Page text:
Gripe #1: What, we have to be together every minute?
When Bob and Renee returned from their honeymoon in Hawaii, he wanted his day-to-day life back more or less the way it was before his free time was consumed with wedding details. Bob expected he would resume going to the gym and hanging out with his buddies a few times a week after work. He even decided to take up a new, time-consuming hobby—performing magic tricks.
Renee was amazed. She'd become happily accustomed to the togetherness of planning and enjoying their wedding and honeymoon, and she couldn't understand why he didn't want to spend all their non-work time together now that they were married.
Opposites attract, explains Edward Shea, M.S.W., a relationship coach in Elmhurst, Illinois. Bob is what Shea calls "the distancer," the person in the relationship who requires lots of space, while Renee is "the pursuer," the one who craves constant connection.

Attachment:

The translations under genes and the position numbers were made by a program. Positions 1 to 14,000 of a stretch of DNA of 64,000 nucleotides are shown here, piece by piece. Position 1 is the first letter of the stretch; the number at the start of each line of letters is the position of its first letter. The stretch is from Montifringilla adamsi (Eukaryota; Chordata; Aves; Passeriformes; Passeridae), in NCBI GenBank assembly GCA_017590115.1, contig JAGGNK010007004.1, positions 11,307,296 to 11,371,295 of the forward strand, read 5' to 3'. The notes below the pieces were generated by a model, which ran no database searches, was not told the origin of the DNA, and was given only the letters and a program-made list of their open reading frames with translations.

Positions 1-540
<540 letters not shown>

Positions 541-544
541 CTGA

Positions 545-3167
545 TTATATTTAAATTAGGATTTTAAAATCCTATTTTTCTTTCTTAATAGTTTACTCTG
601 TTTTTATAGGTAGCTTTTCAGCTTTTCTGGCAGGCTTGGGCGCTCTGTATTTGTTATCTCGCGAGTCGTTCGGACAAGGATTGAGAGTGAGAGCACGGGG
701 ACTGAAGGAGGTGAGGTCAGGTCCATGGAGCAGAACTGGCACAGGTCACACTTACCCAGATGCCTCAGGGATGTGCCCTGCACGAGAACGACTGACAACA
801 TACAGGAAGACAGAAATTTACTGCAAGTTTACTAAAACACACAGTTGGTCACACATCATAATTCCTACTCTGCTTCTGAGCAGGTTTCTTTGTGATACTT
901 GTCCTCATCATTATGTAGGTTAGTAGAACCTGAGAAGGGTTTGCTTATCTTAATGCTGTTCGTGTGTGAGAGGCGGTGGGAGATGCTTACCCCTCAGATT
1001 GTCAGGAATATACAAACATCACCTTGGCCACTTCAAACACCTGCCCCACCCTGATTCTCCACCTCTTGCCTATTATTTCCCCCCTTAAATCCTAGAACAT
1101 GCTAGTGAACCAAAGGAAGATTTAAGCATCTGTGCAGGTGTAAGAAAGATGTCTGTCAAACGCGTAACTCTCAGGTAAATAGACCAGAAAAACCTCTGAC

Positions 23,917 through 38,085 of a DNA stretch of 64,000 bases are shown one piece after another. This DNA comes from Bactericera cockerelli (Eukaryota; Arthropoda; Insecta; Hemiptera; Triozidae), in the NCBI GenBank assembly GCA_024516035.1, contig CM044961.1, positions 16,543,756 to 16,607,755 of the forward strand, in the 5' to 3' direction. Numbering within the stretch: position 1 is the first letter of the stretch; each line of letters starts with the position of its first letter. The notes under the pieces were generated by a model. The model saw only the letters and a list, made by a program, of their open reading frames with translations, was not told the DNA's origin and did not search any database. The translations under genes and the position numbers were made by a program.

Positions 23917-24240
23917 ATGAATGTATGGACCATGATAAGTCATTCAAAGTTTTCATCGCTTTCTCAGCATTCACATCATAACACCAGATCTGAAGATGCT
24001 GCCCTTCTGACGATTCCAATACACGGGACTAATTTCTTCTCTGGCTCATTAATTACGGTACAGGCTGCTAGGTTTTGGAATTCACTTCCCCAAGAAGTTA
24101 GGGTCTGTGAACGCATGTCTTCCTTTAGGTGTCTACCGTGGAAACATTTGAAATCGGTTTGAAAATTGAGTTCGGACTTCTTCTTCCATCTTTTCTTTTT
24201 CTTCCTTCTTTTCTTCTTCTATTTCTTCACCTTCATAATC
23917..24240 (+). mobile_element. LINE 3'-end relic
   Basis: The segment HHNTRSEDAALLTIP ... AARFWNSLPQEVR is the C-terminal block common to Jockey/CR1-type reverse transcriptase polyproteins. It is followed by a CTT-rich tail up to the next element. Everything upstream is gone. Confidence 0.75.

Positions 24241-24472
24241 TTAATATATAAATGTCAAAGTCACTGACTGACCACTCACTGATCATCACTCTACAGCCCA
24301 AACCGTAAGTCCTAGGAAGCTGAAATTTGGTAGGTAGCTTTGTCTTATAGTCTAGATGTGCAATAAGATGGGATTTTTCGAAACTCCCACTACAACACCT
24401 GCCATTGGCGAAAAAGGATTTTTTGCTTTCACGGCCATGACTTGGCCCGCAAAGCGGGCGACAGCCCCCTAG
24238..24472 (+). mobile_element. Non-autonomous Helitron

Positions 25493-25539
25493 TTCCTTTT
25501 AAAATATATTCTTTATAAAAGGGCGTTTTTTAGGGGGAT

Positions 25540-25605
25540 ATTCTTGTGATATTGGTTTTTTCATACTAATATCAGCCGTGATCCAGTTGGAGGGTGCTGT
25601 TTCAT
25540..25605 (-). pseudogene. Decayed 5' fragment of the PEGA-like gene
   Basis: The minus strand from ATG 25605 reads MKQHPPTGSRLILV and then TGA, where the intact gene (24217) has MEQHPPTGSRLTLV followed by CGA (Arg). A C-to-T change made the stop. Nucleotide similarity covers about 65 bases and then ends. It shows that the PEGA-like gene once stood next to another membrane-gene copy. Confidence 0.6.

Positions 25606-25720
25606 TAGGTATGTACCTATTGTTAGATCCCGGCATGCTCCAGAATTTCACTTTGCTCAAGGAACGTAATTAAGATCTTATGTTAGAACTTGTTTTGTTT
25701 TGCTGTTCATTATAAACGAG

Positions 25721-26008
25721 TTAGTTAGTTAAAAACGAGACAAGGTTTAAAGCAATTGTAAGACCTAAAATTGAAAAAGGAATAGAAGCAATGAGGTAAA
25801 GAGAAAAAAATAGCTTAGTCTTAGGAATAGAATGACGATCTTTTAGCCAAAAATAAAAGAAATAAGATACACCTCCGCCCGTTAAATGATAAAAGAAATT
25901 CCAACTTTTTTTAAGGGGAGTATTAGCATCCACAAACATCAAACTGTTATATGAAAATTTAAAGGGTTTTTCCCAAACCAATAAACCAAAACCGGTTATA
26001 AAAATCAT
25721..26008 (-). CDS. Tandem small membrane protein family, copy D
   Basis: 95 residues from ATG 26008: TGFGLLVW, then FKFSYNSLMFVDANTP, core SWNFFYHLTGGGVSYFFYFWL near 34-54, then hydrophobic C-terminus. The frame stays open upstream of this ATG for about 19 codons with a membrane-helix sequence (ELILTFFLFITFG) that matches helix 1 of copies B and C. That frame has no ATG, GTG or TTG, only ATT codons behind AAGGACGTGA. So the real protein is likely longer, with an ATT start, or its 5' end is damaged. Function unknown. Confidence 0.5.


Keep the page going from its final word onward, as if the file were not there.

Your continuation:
Why wasn't this a problem earlier? Although they've likely always fit into those roles, couples are often in a starry-eyed, romantic phase during their dating and engagement periods. The difference may not have surfaced, or may have been obscured by their affection for one another.
But although that love fest may have toned down Bob and Renee's true colors, it didn't change them, says Shea. If you've married a distancer, don't expect a dramatic shift post-vows. "This is going to be a dance the two of you do for a long time," says Shea.
What the couple can do: Renee should be clear and straightforward about what she wants from Bob. If making dinner together most nights and going out on a real "date" at least once a week is enough "together time" for her, she should ask for it.
At the same time, Bob needs to be reassured that he needn't give up all his non-Renee activities—in fact, it's healthy for both of them to pursue their own outside interests and friends. But he must also make an effort to meet his wife's needs.